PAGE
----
Learning the limits of see-and-avoid
LEARNING THE LIMITS OF SEE-AND-AVOID
They say a pilot never stops learning. But that’s not true. Complacency can set in right around the time we’ve forgotten what flaming tomatoes have to do with flying airplanes. We realize that most flights go just fine, and without a healthy spook now and then, we reach a learning plateau. My first spook hit me on a bright spring day over suburban Phoenix.
There are two certainties about bright spring days in that airspace. It’s warm, and it’s crowded. Combine several large flight schools training foreign airline cadets with a Class B international airport and you’ll learn the limitations of see-and-avoid.
Departing Falcon Field (KFFZ) en route to Yuma, Arizona (KNYL), I opted to squirm out from under the Phoenix Class B airspace by heading south-southwest over Chandler (KCHD). That route enables VFR pilots to escape the area by sliding between a lower shelf of the Class B and the Phoenix-mesa Gateway (KIWA) airspace. It can get busy. Especially over Chandler, where avoiding towered airspace means exiting and entering the corridor between 3,000 and 4,000 feet msl. At its narrowest, the corridor is a thousand feet tall and a couple of miles wide.
Not long after I checked in with Phoenix Approach, the controller called out traffic at my 2 o’clock, same altitude. Focusing my scan in that direction, I saw nothing and reported “looking.” The pilot of the other airplane was not on the frequency. Moments passed. Another call-out from the controller. Still looking, more urgently. Still nothing spotted.
As I considered how to alter course for the invisible airplane, using proper right-of-way procedures, I had a worry that we were converging. Then came
the command from approach, firmly: “Climb immediately.” Having read too many reports of midair collisions over our local airspace, my focus narrowed. Now, it was primal. Throttle in, yoke back. Oddly enough, as the horizon fell, the choice between Vx and Vy crossed my mind. A ridiculous thought, given the circumstances. I laughed to myself, if only for a millisecond. Back in reality, I kept pulling until what seemed like a 45-degree climb but must’ve been less. Reality again: I was about to pierce the floor of the Phoenix Class B airspace. I wasn’t far beneath it to begin with. “I’m gonna bust the Bravo. Is that OK?” I was cleared into the Class B before my mouth was shut.
Nose down quickly to maintain Vx, and then it was all over. The controller let me know I was clear of the traffic, and I descended out of the Class B and went on my way. The drone of the engine gave way to reflection within my stupefied mind as I assessed how close I had come to real danger. It was stunning to think that only a few seconds earlier I’d been forced to blindly expose the belly of my airplane to an unknown threat. I never saw the other airplane, and even if the worst had happened I probably never would have seen it. Shock gave way to anger. Why would another pilot blow through a busy VFR corridor without taking advantage of the services our great local approach controllers offer? I did everything right. Someone else screwed up and scared me. How dare they!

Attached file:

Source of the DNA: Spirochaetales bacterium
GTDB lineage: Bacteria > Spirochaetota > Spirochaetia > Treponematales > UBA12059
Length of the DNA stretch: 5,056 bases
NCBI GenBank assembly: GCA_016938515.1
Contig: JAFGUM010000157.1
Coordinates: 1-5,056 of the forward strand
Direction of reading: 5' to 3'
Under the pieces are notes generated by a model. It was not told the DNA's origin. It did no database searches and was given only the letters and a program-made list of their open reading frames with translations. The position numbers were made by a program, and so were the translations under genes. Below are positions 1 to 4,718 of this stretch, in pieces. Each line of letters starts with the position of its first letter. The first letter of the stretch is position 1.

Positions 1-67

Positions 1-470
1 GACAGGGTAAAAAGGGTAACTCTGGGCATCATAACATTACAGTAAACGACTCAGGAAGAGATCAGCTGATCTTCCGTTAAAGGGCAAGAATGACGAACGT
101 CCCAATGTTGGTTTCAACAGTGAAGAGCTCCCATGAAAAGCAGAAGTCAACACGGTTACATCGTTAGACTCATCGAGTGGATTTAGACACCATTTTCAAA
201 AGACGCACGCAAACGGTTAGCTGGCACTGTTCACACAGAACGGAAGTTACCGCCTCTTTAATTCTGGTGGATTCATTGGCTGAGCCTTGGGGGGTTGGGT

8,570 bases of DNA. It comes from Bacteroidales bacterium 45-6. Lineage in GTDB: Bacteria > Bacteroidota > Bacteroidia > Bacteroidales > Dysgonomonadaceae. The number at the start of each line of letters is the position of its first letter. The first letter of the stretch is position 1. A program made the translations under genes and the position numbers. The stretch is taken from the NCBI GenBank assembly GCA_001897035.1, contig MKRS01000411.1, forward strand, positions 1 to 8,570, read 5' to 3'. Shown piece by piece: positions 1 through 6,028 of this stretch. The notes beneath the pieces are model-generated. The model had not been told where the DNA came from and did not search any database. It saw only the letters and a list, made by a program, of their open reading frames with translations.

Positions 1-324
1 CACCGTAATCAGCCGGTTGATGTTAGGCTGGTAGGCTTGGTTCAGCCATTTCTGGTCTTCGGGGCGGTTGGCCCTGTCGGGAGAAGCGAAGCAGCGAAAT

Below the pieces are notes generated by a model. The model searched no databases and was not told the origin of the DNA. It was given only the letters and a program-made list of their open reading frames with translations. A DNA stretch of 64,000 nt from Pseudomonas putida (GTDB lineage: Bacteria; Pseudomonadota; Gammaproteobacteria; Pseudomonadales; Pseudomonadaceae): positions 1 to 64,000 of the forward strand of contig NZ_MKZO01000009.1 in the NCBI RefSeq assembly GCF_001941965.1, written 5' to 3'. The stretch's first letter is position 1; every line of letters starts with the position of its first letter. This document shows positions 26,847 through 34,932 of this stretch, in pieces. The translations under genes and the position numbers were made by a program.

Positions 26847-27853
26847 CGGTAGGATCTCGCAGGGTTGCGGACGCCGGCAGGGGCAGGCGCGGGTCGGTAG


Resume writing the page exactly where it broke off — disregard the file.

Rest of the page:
Lessons learned? I suppose. Maybe I’m not all that perfect. Maybe I could’ve flown through the positive-control Class D airspace below, where any threatening traffic would at least be on the tower frequency with me. There could’ve been a good reason why the other pilot wasn’t using flight following.
Honestly, though? What I did was not only perfectly legal, but reasonable under the circumstances. I chose the route that would allow the highest legal altitude for my route of flight, just under the Class B. Flying lower would’ve posed its own, different risks, and I would’ve cursed myself had I run into engine trouble in a single-engine airplane at needlessly low altitude over an unforgiving expanse of subdivisions and strip malls.
Most pilots have had at least one close brush with traffic, and the real lesson I learned is less about traffic avoidance than about the nature of flying itself. I learned that same lesson at 10,500 feet over the vast, indistinguishable expanse of western Texas when my tablet’s GPS feed cut out. I used the sparingly equipped Cherokee’s sole VOR receiver to triangulate a position relative to the Big Spring and Midland VORS, and a sheepish request for a vector to Andrews confirmed that I was still on course. No big deal in the end, but the sensation of feeling “lost,” if only for a moment, made an impression.
The lesson learned over Chandler and again over Texas, I think, is that even if a pilot does absolutely nothing wrong, some threat, even if minor, is lurking out there. No pilot will completely eliminate the risk inherent in riding man-made aluminum (or composite) contraptions through the air. That beast simply cannot be tamed.
Phrased differently, the lesson is simply to appreciate flying for what it is. It is the marriage of beauty and vulnerability, and the vulnerability has its own allure. Not because of some reckless daredevil mentality, but because the goal of a flight well and safely flown, everything “done right,” can so preoccupy the mind that it shuts out everything else. The stressors of everyday life seem — and actually become, if only for the moment — frivolous.
The plateau is crossed, and it’s back up the learning curve again. It’s the same curve traversed by childhood idols such as Richard Collins, Peter Garrison and every other pilot who typifies “professional” aviation even if their paycheck doesn’t come from an airline or corporate flight department.
I’m excited to follow them up that curve. Bring it on.
AS I CONSIDERED HOW TO ALTER COURSE FOR THE INVISIBLE AIRPLANE, USING PROPER RIGHTOF-WAY PROCEDURES, I HAD A WORRY THAT WE WERE CONVERGING. THEN CAME THE COMMAND FROM APPROACH, FIRMLY: “CLIMB IMMEDIATELY.”